For a low-budget bedroom album, Grimes’ 2012 landmark Visions has had a seismic impact on the mainstream, with Canadian laptop wiz Claire Boucher’s minimalist aesthetic in demand from the biggest pop artists ever since. Her spectral synth figures hang like a shroud over the homemade beat patterns and MIDI triggers, with the overall sound designed to sound great on even the tinniest, most basic built-in speakers on handheld devices, which has become a much sought-after quality in the pop industry. Gorgeous highlights like ‘Circumambient’ and ‘Genesis’ seemed to defy classification altogether, falling in uncharted territory somewhere between techno, ambient and house. As well as being sharp and modernistic in its outlook, Visions also happily slotted in with 4AD’s reputation for producing ethereal gems that fall into the loose genre known as ‘dream pop’. We’ve been waiting for over three years for what Boucher will deliver next – the pressure is on. (EB) (LISTEN)
Following a promising start to their career with 2009’s nearly-but-not-quite self-titled effort, New Jersey’s Real Estate, assembled from the remnants of other bands, began the ‘10s with their sublime sophomore effort Days. Full of clean, bright and sharp guitar hooks fashioned into shimmering, daydreaming soundscapes by way of pedals, reverb and echo, it was one of the most idyllic and delightful records to revisit. The songs’ construction, with a sense of making maximum use from a pretty minimal arsenal of instruments, reminded one of R.E.M.’s very spare and economical early work. Not that this overwhelmingly pleasant sonic feel meant that there was a lack of tension or anything – Martin Courtney’s lyrics positively ached with nostalgia and lost memories. They mined exactly the same seam for 2014’s follow-up Atlas, which astonishingly was even better. (EB) (LISTEN)
Just like Real Estate at #44, Adam Granduciel’s The War On Drugs followed up a tantalisingly incomplete debut with a much more fully-formed second album in 2011 and then went on to do even better next time. While Slave Ambient now looks like a stepping stone, it’s still a wonderful achievement in its own right. Though Kurt Vile had left by this point, he contributed electric guitar on ‘Best Night’ and ‘It’s Your Destiny’, but the revelation was Granduciel’s rapidly snowballing songwriting talent that meant that Vile wouldn’t be missed. His voice sounded uncannily liked a whacked-out Bob Dylan, playing Byrds-esque folk-rock refracted through a prism of brightly-coloured Spacemen 3 heroin rock. And tucked in neatly near the end, the gorgeous ‘Baby Missiles’, a direct hit of sugar-sweet drone-pop aimed at the pleasure centres of the brain, the maddeningly addictive synth hook sounding like Dire Straits’ ‘Walk Of Life’ if it was actually good. (EB) (LISTEN)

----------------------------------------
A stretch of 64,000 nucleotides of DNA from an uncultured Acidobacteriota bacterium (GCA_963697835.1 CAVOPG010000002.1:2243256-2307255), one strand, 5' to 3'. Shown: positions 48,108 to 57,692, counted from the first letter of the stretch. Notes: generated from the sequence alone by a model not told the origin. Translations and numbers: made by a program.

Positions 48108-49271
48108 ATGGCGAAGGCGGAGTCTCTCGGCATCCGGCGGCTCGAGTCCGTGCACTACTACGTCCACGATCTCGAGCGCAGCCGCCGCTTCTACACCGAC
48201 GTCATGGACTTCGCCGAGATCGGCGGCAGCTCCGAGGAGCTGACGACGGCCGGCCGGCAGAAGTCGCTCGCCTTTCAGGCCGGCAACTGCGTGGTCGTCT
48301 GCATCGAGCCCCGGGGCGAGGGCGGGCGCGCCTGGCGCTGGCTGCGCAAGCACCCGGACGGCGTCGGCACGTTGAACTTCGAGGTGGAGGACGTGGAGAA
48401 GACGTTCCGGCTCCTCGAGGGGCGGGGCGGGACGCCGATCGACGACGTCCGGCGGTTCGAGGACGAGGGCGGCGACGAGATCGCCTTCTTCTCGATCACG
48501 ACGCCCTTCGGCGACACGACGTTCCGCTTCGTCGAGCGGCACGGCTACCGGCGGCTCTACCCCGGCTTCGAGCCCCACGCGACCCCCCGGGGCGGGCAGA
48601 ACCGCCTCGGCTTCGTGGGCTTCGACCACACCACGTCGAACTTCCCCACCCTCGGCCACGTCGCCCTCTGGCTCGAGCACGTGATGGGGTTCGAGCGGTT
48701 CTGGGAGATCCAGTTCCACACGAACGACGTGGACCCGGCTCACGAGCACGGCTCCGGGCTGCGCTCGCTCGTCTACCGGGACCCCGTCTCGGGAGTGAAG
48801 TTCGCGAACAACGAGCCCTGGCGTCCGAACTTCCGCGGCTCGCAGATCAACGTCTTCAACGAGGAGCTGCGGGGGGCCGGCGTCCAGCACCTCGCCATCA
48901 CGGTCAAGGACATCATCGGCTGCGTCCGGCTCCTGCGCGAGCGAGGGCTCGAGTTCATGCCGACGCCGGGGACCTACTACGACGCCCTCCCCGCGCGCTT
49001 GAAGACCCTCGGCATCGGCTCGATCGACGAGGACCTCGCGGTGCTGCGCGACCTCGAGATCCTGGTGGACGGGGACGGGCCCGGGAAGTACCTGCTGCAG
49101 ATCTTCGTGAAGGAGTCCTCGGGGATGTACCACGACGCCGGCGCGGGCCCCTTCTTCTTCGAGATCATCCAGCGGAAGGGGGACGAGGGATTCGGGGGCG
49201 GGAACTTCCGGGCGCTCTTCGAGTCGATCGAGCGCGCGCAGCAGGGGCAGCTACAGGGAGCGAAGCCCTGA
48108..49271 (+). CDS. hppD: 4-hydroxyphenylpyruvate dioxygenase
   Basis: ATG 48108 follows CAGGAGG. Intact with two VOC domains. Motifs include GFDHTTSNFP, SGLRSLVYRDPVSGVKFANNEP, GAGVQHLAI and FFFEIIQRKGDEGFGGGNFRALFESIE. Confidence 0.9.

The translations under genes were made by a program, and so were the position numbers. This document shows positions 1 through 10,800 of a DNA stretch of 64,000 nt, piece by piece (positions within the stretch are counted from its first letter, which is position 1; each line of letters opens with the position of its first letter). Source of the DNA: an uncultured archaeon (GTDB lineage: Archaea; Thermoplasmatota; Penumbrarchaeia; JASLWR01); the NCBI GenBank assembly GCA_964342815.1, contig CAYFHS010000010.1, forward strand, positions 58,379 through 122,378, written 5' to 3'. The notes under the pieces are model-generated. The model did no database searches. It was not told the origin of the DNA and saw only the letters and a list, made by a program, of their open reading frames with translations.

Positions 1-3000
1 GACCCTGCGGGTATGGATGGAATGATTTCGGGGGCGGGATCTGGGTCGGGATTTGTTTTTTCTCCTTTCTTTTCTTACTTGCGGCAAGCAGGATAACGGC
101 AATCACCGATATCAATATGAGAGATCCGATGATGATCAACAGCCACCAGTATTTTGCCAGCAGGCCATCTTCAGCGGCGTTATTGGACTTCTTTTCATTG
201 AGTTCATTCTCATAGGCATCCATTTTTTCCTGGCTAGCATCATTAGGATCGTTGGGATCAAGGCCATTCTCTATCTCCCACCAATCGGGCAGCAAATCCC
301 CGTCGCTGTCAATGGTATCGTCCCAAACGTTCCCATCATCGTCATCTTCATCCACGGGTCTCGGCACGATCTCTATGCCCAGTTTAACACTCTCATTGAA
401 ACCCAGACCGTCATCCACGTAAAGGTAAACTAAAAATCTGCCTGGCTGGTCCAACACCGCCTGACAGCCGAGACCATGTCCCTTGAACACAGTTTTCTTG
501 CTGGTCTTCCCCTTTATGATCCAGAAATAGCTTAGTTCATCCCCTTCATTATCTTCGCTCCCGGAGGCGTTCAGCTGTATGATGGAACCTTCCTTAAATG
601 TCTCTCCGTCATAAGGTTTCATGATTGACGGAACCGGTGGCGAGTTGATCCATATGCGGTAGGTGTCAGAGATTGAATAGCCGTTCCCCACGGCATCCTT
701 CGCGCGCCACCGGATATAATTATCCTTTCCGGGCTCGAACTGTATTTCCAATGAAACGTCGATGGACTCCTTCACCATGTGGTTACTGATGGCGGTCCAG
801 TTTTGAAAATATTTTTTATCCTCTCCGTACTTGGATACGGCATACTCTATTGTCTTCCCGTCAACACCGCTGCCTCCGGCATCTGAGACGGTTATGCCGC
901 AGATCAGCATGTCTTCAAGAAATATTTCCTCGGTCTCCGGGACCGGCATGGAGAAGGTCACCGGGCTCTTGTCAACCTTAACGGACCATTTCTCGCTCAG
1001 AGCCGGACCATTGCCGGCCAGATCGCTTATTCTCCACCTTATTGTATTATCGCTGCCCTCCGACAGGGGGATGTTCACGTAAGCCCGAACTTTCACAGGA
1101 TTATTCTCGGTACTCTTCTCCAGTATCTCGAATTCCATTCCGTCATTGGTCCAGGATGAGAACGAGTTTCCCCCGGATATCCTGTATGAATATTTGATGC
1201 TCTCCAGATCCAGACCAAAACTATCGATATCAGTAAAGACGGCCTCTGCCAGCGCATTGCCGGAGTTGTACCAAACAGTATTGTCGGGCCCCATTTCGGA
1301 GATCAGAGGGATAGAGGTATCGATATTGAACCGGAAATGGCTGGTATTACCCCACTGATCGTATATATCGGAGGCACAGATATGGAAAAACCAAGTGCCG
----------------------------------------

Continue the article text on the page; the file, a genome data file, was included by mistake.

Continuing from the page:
Formed in Brooklyn, Sleigh Bells released their genre-hopping debut Treats to rapturous applause from music critics. Made up of boy-girl duo Derek Miller and Alexis Krauss, they combined choppy metalcore guitar riffs with electronic pop samples and R&B vocals. Krauss crooned and sighed her way through the songs, a neat counterpoint to the violence of the music. Featuring singles including ‘Tell ‘Em’, ‘Riot Rhythm’ and ‘Rill Rill’, the last of which playfully screwed around with a sample of Funkadelic’s classic hit ‘Can You Get To That’ and was used in multiple Apple TV ads. In a post-White Stripes blues rock era, Treats perfectly captured a modern day melting pot of rock alongside a barrage of drum machines and power chords. Naturally compared to the likes of Crystal Castles and Fuck Buttons, their ear-splitting riffs were crossbred with old-school rap/electronic pop vocal deliveries, and this made Treats one of the big surprises of 2010. It gained critical acclaim from all corners with a Metacritic score of 84 and although their accomplished follow-ups didn’t reach the same heights (Reign Of Terror in 2012 and Bitter Rivals in 2013), purely because that surprise element wasn’t there any more, they still occupy some pretty extreme outlying territory that few other bands attempt to storm. (ML) (LISTEN)
After four years of careful craft and development, Baltimore duo Victoria Legrand and Alex Scally had been refining a singular, instantly recognisable sound for guitar music with their third album Teen Dream in 2010. As ever with cult albums, its reputation spread slowly by word of mouth to the point that, by 2012, everyone was in the mood for even more. Beach House duly delivered with Bloom, an album that may as well be an identical twin. From the gently undulating beauty of ‘Myth’ to the dopamine release of the climax to ‘Irene’, they locked in with precision to the pleasure centres of the brain, all the while indulging their talent for subtle songcraft. Scally’s nimble guitar picking added more layers to Legrand’s penchant for drawn-out syllables and lingering keyboard notes. Everything about Bloom was like some kind of blissful waking dream, an effortlessly beautiful lap of honour that scooped up the sales figures where Teen Dream had won the plaudits. (EB) (LISTEN)